All proceeds will go to Village AiD, a Bakewell charity that works in West Africa with poor marginalised rural communities.

Tickets are £6.00 including a strawberry cream tea & a glass of fizzy wine and can be obtained in advance from Village Aid on 01629 814434 or from their offices at Lumford Mill, Riverside Business Park, Buxton Road, Bakewell.

Sunday 20th August 2006:

Steve plays a wedding gig in Birmingham with singer Alice Harvey and band led by Eugene Portman. This will include a solo sax set by Steve. It’s a private do but I put it here to remind you that bookings like this are easily arranged by contacting me!

Then I’m off to France for a lot more jazz and back to play for a private party on 16th September.

Friday 29th September: The Strand, Dale Road, Matlock

Steve with that old groover Pete Moxley on piano at one of our regular haunts playing cool and hot jazz. Lovely restaurant. Booking recommended. tel: 01629 584444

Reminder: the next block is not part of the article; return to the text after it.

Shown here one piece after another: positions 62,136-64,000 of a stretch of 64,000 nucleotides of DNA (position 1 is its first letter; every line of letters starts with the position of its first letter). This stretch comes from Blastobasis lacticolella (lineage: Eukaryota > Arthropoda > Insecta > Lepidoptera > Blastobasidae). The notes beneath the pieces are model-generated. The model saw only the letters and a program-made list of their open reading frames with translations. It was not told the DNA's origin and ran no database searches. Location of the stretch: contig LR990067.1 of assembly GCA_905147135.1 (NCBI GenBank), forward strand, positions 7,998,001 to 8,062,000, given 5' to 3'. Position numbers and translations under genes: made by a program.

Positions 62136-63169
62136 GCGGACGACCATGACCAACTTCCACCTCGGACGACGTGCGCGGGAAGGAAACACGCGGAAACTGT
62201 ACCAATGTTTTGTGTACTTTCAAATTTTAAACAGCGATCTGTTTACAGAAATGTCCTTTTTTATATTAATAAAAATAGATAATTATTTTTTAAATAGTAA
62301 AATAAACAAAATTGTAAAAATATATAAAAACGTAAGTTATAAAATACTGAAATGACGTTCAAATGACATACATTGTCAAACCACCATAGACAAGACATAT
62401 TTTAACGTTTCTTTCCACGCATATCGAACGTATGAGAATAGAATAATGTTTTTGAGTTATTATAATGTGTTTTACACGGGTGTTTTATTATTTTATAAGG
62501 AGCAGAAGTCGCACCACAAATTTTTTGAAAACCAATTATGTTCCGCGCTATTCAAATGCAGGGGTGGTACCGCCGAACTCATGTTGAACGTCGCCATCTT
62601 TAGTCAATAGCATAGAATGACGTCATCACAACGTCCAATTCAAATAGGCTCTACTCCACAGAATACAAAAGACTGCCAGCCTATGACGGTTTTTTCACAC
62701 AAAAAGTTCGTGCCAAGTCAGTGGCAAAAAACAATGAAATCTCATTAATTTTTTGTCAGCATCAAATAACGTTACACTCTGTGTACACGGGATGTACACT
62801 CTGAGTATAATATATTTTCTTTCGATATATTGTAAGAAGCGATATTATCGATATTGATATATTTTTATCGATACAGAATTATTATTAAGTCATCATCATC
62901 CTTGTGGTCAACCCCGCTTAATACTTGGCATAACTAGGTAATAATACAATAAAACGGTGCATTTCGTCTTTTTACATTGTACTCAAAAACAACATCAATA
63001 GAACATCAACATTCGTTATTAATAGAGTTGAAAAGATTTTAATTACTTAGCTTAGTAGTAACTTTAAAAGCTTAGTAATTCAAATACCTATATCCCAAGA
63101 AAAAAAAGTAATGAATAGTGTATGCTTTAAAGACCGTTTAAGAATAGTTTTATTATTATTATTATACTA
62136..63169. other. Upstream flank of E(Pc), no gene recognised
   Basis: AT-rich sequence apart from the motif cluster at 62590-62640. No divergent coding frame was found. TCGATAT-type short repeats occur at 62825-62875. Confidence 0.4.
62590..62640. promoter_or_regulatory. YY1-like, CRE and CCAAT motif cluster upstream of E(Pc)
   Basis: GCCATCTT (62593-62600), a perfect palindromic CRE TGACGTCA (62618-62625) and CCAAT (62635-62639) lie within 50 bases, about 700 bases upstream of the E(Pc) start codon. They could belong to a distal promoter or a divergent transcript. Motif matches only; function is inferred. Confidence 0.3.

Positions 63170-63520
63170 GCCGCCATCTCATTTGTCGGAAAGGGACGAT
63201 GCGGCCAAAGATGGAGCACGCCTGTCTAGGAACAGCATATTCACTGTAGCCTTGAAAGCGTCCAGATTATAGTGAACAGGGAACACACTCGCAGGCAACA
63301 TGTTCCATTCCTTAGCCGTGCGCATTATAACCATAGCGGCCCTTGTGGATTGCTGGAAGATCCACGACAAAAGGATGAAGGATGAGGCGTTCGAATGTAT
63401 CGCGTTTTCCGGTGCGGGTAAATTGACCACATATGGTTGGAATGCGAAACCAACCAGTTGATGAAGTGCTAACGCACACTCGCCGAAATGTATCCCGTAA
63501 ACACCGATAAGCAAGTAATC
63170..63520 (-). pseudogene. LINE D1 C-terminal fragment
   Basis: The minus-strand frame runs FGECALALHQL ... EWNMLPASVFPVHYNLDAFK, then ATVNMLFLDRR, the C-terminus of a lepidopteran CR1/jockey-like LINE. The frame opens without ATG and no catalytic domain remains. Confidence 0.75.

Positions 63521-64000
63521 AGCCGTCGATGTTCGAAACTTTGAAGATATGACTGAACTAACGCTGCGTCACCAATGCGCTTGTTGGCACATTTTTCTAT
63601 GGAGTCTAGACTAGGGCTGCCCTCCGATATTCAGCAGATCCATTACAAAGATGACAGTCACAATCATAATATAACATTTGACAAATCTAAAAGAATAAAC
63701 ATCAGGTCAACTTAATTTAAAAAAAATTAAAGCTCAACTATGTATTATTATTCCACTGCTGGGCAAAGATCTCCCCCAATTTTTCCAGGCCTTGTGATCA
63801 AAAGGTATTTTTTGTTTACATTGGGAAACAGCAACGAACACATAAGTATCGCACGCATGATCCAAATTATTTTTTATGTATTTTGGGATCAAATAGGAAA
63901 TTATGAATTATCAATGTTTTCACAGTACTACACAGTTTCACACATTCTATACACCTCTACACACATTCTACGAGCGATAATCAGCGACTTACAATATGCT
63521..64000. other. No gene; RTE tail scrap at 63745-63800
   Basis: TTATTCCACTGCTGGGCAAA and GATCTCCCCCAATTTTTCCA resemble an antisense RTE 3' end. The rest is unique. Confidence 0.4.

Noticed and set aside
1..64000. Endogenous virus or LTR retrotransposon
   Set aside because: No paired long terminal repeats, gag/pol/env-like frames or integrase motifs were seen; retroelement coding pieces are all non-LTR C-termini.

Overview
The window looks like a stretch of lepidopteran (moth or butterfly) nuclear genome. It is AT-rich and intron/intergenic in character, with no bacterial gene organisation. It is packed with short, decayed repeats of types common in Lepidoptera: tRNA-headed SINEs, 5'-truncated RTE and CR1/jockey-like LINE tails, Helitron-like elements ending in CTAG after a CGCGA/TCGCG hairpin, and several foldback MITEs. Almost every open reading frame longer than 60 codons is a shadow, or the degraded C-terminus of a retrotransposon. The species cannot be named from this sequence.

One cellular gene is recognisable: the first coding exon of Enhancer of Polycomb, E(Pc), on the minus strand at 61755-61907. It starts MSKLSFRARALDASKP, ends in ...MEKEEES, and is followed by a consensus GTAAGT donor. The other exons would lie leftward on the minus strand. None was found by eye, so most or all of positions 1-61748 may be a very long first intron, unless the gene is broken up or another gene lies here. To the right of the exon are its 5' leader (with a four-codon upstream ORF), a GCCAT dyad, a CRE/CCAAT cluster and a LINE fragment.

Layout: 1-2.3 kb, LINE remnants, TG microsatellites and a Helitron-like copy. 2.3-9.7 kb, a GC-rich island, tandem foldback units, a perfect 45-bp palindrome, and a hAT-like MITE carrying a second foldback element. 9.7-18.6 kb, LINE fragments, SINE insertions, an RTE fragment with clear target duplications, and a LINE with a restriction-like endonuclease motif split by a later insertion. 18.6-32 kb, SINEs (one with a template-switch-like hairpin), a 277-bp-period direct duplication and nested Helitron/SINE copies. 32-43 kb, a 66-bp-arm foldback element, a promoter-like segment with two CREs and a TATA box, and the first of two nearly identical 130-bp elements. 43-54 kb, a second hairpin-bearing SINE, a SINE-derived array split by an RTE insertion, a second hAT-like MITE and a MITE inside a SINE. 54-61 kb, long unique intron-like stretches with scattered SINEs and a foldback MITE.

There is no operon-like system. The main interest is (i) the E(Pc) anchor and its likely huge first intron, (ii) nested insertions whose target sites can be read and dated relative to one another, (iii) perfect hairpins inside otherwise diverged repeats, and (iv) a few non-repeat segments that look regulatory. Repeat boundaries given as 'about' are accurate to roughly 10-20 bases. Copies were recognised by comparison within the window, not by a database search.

Hope to see you soon.


via Steve Salfield

Read Full Post »

The Holy Blood – Holy Grail – Michael Baigent, Richard Leigh and Henry Lincoln (1982)

Holy Blood Holy Grail Cover
Written as a follow up to a BBC documentary, this is the book where the authors presented an ‘audacious’ and groundbreaking hypothesis : theories which of course have achieved notoriety in the shape of Dan Brown’s Da Vinci Code. It’s funny – on the back cover ( it did cause a fair amount of hoo-ha when it was released) Newsweek said ‘ A brilliant thriller in the making’ – and of course, as we know, some people came along and did just that. Definitely worth a read. Of course for all Templar and Grail enthusiasts but nowadays anyone who wanted to know about where some of the ideas presented in the fictional Da Vinci Code had their roots ( and enough information and bibliography is presented in the text for people to take their own research further and draw their own conclusions about the subject matter) Again – they make it clear that theirs is a startling hypothesis and a set of speculations about historical events.